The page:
Posts Tagged ‘Paula Radcliffe’

Walt Disney World Marathon 2016 By The Numbers

Walt Disney World Marathon 2016 By The Numbers

Mickey Mouse and friends (runDisney)

The Walt Disney World Marathon 2016 Weekend presented by Cigna kicked off January 6 and runs, literally, through the title event on January 10 at Walt Disney World in Florida.

The four-day extravaganza is one of the two largest running festivals in the U.S. with five main events: Walt Disney World Marathon, Walt Disney World Half Marathon, Walt Disney World 10K, Walt Disney World 5K and runDisney Kids Races. That includes runners doubling, tripling, or quadrupling their fun with the Dopey Challenge, Goofy’s Race and a Half Challenge, Castaway Cay Challenge, and Runner’s World Challenge.

How To Buy New Balance runDisney Shoes in 2016

New Balance Ariel shoes (New Balance)

New Balance debuted their 2016 Limited Edition runDisney Collection of shoes at the Walt Disney World Marathon 2016 Weekend, with designs that pay homage to The Little Mermaid Ariel, Dumbo the Flying Elephant, Minnie Mouse, and, of course, Mickey Mouse.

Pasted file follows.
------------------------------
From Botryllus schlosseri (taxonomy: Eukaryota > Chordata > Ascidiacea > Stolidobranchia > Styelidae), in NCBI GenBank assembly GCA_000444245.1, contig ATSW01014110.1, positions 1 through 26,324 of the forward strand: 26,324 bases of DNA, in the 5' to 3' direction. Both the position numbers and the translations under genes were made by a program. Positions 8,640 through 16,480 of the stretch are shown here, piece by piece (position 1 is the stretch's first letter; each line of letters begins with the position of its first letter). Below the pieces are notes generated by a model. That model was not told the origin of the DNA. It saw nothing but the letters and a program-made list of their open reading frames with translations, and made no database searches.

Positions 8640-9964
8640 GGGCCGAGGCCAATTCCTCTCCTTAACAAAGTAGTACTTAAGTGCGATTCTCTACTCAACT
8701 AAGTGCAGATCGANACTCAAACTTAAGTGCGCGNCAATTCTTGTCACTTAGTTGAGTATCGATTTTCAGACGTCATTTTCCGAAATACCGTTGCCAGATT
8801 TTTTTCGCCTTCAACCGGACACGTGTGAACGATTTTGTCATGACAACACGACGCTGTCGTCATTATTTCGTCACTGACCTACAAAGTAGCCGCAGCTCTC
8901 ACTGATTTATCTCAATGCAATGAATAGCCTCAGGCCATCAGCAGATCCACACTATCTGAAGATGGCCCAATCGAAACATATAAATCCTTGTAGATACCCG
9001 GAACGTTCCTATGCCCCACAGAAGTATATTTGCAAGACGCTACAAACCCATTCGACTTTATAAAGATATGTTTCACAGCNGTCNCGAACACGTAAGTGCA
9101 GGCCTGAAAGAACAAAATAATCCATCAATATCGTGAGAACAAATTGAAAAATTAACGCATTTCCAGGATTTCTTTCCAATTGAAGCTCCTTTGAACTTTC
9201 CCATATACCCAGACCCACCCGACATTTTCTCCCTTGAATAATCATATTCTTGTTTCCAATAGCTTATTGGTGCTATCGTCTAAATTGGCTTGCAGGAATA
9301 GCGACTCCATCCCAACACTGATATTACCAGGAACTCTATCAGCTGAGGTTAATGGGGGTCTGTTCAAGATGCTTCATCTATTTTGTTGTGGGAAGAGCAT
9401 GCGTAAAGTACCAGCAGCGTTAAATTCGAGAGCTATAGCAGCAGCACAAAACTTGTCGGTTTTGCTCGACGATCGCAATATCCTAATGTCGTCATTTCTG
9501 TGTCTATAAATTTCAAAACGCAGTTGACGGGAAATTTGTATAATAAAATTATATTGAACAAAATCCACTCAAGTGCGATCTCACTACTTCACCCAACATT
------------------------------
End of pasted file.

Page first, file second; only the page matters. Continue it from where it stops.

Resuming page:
Plus, runDisney brought together 100 race directors, media execs, and former Olympians for the first State of the Sport forum at the new runDisney Race Director Series on January 7, held at Disney’s Contemporary Resort.

Highlighting the event was a panel discussion with race directors from all of the World Marathon Majors, including Peter Ciaccia (TCS New York City Marathon), Tom Grilk (B.A.A. Boston Marathon), Tad Hayano (Tokyo Marathon), Hugh Brasher (Virgin Money London Marathon), Carey Pinkowski (Bank of America Chicago Marathon) and Juergen Lock (BMW Berlin Marathon), and moderated by Runner’s World editor-in-chief David Willey.

Walt Disney World Marathon 2016 By The Numbers

Walt Disney World Marathon medals (runDisney)